If you want to attract great leaders, release them with a clear mission, vision, and strategy (and give them input to shape it). As long as you micromanage everything, you will only have do-ers in your organization, not leaders.

Enough said.

5. The more you let go, the more amazing your church will be

There was a day where I initiated and led almost everything our church did.

Then as we grew the team and the mission, there was a season where I was involved in virtually everything our church did.

That morphed into a season in which I was aware of everything our church did.

Then, as more leaders were raised up, we moved into a season where I wasn’t even aware of everything that was happening. I couldn’t be. It would have slowed everyone down. But again, there was no worry attached to the lack of knowledge. I was still responsible as the leader, but because a capable, empowered, aligned team was in place, they could take new ground without my involvement or even blessing.

It’s a strange feeling as a leader to not know everything that’s happening. But it’s also a tremendous sign of progress. It’s not that you don’t care. You care passionately. But you’ve released a team to do what God has called them to do.

Last year we moved into a new building. I always joke that I’m the worst tour guide because people ask me many questions to which I simply have to answer, “I don’t know.” My job was to raise vision, raise money and steer the overall scope and mission of the project, but everything else was left to our team.

I’ve learned this in leadership: the more I get out of the way, the stronger our team and organization get.

Sure, you play a role as a senior leader, but you shouldn’t play every role.

In the meantime, what about you? What are you learning about control?  Scroll down and leave a comment.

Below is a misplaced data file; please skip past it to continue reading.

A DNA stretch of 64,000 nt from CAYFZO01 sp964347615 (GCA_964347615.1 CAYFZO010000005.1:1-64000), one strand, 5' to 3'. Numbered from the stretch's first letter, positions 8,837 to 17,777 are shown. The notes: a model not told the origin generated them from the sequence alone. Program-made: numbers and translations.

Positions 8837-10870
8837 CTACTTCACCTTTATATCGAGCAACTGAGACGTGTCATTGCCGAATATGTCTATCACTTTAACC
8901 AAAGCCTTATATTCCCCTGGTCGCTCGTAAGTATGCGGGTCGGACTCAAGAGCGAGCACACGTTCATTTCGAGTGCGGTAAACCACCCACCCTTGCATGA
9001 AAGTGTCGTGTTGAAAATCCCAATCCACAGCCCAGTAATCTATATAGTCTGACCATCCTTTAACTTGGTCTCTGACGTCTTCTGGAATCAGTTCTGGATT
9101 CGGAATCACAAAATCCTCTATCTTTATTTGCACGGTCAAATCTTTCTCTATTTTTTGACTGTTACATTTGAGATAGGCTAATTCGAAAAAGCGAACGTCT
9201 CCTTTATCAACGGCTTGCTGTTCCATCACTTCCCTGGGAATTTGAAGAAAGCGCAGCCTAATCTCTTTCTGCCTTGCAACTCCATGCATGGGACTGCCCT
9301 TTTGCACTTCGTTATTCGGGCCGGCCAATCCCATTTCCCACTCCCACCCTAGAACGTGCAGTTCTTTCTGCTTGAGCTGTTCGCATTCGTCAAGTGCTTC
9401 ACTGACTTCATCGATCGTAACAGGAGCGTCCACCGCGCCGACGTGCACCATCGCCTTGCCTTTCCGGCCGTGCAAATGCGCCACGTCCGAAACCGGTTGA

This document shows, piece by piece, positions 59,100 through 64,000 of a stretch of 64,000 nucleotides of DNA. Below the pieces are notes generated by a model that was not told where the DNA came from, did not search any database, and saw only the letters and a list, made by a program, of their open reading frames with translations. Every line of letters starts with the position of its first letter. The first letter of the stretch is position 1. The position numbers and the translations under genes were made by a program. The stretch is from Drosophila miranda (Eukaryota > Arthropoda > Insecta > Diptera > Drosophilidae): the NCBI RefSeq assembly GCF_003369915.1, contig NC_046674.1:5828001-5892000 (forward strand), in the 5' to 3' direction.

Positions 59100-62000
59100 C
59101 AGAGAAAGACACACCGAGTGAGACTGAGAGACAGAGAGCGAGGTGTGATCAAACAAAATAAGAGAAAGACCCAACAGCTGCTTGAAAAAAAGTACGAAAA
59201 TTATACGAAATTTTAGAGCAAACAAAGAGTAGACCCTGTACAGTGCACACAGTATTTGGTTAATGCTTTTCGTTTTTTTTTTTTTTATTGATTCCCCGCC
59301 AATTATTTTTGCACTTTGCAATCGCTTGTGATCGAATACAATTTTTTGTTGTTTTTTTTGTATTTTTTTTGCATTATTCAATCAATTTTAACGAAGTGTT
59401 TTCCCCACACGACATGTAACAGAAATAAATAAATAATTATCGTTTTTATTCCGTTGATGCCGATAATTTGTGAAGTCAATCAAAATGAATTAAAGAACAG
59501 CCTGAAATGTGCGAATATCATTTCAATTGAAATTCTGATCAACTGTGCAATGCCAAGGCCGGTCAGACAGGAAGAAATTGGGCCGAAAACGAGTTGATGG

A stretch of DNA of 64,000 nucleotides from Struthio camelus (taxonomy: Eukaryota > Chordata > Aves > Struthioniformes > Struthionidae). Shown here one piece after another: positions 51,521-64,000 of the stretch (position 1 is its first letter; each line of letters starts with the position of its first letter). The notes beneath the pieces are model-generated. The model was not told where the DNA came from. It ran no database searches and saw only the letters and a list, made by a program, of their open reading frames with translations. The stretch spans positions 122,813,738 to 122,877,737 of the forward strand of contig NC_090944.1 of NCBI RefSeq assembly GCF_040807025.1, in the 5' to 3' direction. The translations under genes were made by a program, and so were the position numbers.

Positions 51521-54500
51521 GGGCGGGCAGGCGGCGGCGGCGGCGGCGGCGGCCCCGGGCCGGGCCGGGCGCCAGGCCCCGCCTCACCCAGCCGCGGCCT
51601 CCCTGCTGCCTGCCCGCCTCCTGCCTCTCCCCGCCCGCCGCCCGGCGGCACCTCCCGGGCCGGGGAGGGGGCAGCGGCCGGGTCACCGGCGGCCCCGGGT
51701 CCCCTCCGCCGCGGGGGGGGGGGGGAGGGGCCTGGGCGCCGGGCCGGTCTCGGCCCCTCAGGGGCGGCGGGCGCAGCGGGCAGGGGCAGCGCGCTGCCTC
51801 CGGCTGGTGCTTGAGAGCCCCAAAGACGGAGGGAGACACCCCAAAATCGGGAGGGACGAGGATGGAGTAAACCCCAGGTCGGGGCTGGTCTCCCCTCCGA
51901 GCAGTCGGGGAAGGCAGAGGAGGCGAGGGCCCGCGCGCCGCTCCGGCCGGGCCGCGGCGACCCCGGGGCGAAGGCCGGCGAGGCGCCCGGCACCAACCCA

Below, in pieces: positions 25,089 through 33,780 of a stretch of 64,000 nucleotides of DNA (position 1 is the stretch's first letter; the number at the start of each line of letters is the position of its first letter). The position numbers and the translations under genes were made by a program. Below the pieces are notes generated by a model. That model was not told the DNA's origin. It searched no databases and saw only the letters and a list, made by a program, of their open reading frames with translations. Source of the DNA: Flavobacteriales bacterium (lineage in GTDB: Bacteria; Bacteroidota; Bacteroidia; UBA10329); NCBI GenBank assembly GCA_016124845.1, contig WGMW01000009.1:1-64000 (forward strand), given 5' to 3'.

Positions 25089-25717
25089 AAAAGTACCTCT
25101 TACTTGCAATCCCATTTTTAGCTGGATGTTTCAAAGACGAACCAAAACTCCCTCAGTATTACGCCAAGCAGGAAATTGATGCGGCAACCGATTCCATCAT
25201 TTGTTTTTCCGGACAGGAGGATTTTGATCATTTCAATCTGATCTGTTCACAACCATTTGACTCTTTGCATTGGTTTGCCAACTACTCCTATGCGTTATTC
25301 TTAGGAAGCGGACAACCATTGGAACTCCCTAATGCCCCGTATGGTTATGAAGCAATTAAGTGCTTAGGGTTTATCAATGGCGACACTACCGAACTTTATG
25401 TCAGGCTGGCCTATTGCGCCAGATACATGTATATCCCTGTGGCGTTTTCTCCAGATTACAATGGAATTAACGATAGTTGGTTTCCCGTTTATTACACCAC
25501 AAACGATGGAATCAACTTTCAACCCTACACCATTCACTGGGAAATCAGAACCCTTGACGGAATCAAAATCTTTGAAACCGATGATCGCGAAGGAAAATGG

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  • [Note from Guy Gifford: His major premise is primarily accurate, but he is missing the major key, which is typical of this type of advice, especially by “visionaries”. They learn one thing and think they know it all, as they don’t perceive that there is more than one controlling truth balancing the success. The key is: if the second and third tier leaders are not very capable, they must be trained, taught and guided until they are fully capable, which some will never reach; but if they are skilled and leaders, they will do better by not being micro-managed by a less skilled pastor. One pastor quickly built a Bible study into a 5,000 person church of Microsoft’s leaders, but in his next church, he has to micro-manage to keep alive his current poor community church. Another pastor raised up the largest church in Saudi Arabia, but his American church in a big city is only 25 and unlikely to grow much. Likewise, many American military chaplains lament that their services overseas were full and vibrant, but in America, they are empty. We know it is more complicated than simply not micro-managing, as the yearly hundreds of closing churches show. I suggest that you read my book, coming out in 2017: The Meaning of Life.]